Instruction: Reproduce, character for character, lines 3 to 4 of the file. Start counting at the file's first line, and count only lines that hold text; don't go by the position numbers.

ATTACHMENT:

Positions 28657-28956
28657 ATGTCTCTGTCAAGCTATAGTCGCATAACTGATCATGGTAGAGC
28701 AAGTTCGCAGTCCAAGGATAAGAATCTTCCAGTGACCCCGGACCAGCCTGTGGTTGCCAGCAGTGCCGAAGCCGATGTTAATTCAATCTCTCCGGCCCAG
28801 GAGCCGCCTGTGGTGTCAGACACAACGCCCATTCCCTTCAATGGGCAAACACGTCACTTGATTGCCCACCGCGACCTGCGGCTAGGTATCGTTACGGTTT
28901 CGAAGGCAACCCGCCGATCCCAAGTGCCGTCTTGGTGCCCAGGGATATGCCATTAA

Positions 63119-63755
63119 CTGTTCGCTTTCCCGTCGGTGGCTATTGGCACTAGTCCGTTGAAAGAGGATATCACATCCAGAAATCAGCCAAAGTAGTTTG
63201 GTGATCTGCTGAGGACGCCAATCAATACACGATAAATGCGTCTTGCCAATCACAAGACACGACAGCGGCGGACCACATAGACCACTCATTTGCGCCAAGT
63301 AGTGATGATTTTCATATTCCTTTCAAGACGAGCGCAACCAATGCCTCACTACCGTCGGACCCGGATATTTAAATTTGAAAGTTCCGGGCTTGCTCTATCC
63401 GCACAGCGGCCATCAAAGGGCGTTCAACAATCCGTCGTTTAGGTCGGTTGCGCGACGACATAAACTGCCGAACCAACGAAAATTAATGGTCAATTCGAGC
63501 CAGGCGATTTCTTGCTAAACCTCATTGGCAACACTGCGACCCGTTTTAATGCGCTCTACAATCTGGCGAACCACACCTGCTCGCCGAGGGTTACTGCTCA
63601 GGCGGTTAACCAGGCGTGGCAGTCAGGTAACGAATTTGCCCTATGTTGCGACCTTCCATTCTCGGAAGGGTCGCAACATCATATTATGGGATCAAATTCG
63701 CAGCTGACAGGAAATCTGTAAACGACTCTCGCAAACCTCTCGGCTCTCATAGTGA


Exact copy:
28701 AAGTTCGCAGTCCAAGGATAAGAATCTTCCAGTGACCCCGGACCAGCCTGTGGTTGCCAGCAGTGCCGAAGCCGATGTTAATTCAATCTCTCCGGCCCAG
28801 GAGCCGCCTGTGGTGTCAGACACAACGCCCATTCCCTTCAATGGGCAAACACGTCACTTGATTGCCCACCGCGACCTGCGGCTAGGTATCGTTACGGTTT